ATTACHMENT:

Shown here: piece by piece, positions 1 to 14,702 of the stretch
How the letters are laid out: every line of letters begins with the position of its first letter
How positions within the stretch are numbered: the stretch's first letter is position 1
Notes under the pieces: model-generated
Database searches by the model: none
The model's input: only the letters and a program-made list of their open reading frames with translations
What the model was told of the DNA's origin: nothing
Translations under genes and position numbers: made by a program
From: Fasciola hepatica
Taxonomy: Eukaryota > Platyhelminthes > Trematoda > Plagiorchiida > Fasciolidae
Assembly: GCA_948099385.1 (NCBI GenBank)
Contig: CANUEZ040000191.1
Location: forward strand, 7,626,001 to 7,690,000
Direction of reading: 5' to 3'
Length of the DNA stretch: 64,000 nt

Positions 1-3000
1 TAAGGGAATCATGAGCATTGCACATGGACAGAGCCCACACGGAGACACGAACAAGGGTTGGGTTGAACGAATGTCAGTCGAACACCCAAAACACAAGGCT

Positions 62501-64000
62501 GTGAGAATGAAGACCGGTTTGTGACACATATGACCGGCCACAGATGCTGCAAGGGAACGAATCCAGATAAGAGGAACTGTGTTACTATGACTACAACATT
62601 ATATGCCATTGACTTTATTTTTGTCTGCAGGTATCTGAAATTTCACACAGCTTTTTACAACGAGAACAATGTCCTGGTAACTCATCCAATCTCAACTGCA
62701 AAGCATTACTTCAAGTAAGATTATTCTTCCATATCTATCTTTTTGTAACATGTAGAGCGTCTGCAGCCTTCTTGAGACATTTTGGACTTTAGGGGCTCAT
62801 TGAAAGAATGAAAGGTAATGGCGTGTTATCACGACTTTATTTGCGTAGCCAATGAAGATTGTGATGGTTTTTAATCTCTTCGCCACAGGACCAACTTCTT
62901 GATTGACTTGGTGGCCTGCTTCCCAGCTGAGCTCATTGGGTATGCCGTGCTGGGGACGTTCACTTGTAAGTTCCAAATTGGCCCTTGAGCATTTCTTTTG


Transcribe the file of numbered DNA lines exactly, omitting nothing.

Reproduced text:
Shown here: piece by piece, positions 1 to 14,702 of the stretch
How the letters are laid out: every line of letters begins with the position of its first letter
How positions within the stretch are numbered: the stretch's first letter is position 1
Notes under the pieces: model-generated
Database searches by the model: none
The model's input: only the letters and a program-made list of their open reading frames with translations
What the model was told of the DNA's origin: nothing
Translations under genes and position numbers: made by a program
From: Fasciola hepatica
Taxonomy: Eukaryota > Platyhelminthes > Trematoda > Plagiorchiida > Fasciolidae
Assembly: GCA_948099385.1 (NCBI GenBank)
Contig: CANUEZ040000191.1
Location: forward strand, 7,626,001 to 7,690,000
Direction of reading: 5' to 3'
Length of the DNA stretch: 64,000 nt

Positions 1-3000
1 TAAGGGAATCATGAGCATTGCACATGGACAGAGCCCACACGGAGACACGAACAAGGGTTGGGTTGAACGAATGTCAGTCGAACACCCAAAACACAAGGCT

Positions 62501-64000
62501 GTGAGAATGAAGACCGGTTTGTGACACATATGACCGGCCACAGATGCTGCAAGGGAACGAATCCAGATAAGAGGAACTGTGTTACTATGACTACAACATT
62601 ATATGCCATTGACTTTATTTTTGTCTGCAGGTATCTGAAATTTCACACAGCTTTTTACAACGAGAACAATGTCCTGGTAACTCATCCAATCTCAACTGCA
62701 AAGCATTACTTCAAGTAAGATTATTCTTCCATATCTATCTTTTTGTAACATGTAGAGCGTCTGCAGCCTTCTTGAGACATTTTGGACTTTAGGGGCTCAT
62801 TGAAAGAATGAAAGGTAATGGCGTGTTATCACGACTTTATTTGCGTAGCCAATGAAGATTGTGATGGTTTTTAATCTCTTCGCCACAGGACCAACTTCTT
62901 GATTGACTTGGTGGCCTGCTTCCCAGCTGAGCTCATTGGGTATGCCGTGCTGGGGACGTTCACTTGTAAGTTCCAAATTGGCCCTTGAGCATTTCTTTTG